CBCP’s New Year message: Eradicate corruption
The leader of the Catholic Bishops’ Conference of the Philippines (CBCP) on Friday urged the people to refuse corrupt practices and dishonesty which affect every level of the society.
“Let us then intensify and sustain this righteous effort of eradicating graft and corruption,” said Bishop Nereo Odchimar in his New Year’s message.
However, despite the troubles the people are facing, the prelate assured them of God’s concern for them and to keep in the memory of their hearts the goodness of the Lord, “who sees us through in our joys and pains, despite our human inequities,” Odchimar said.
“As we embark for another year of challenging journey, we bring with us this memory of God’s unfailing presence so that we shall face the future with renewed strength and hopeful spirit,” he added.
With this, the Tandag prelate said the hardship, injustice and unpeace that still lies ahead the Filipino people in 2011.
“What awaits the majority of Filipinos in the year ahead, much as we hope for the better, perhaps are still the same dehumanizing conditions of poverty, injustice, and unpeace,” he said.
He further said, “This indubitable reality manifests in different circumstances of various groups of people such as: the landless farmers, jobless Filipinos, homeless urban poor, dislocated tribal groups, the fatalities of nefarious massacre in Cotabato, the recent victims of blast in Jolo and the like.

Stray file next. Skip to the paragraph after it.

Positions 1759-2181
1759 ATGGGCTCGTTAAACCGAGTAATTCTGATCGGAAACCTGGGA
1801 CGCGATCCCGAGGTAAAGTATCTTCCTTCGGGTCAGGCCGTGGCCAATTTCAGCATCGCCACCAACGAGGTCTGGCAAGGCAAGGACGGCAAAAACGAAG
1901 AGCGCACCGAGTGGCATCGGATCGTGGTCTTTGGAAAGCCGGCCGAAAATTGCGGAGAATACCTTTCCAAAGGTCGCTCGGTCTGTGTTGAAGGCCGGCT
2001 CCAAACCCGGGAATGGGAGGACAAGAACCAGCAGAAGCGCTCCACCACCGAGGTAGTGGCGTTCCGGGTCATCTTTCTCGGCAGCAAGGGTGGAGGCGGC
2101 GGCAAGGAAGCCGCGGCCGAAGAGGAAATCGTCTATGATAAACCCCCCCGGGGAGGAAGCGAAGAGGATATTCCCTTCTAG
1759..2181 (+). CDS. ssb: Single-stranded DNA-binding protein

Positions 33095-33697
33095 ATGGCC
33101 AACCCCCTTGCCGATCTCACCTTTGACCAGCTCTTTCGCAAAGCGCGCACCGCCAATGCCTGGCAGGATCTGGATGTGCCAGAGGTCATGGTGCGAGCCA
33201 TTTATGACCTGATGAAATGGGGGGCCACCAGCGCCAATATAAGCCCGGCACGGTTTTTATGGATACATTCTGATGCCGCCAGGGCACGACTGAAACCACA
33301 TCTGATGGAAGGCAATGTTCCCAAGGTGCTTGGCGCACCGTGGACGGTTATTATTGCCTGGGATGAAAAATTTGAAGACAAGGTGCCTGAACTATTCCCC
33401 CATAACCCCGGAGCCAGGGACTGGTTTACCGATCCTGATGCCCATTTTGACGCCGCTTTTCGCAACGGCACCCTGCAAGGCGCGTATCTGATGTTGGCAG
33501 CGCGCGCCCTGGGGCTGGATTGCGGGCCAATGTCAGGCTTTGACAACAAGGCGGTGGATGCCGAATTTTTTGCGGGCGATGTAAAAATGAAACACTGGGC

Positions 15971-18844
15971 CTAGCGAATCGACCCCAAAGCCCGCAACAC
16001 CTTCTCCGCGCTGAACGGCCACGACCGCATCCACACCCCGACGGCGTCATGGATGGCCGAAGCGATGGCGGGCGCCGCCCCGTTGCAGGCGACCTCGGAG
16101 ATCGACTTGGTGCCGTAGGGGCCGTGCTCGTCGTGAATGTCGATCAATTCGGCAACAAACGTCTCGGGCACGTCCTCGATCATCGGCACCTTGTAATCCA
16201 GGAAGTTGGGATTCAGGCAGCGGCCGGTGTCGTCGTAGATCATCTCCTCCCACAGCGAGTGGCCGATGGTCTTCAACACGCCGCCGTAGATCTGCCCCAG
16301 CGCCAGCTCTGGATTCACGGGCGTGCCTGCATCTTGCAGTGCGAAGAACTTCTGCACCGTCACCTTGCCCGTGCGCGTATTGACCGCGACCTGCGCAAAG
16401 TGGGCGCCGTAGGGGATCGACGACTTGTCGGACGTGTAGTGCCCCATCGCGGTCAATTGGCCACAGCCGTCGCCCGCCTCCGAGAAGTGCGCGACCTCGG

“The late venerable Pope John Paul II once spoke that there are negative repercussions for peace when the entire populations live in poverty. Poverty is often a contributory factor or a compounding element in conflicts, including armed ones. In turn, these conflicts fuel further tragic situations of poverty,” Odchimar added.
The prelate noted that poverty is not the consequence of increasing population, citing the worldwide campaign to stamp demographic growth even “using methods that often fail to respect even the right to life.”
He also quoted Pope Benedict XVI: “The extermination of millions of unborn children in the name of the fight against poverty actually constitutes the destruction of the poorest of all human beings. And yet it remains the case that in 1981, around 40% of the world’s population was below the threshold of absolute poverty, while today that percentage has been reduced by as much as half, and whole peoples have escaped from poverty despite experiencing substantial demographic growth.”
Odchimar pointed out that the Pontiff’s message explains that poverty can be fought “even without depopulation.” PNA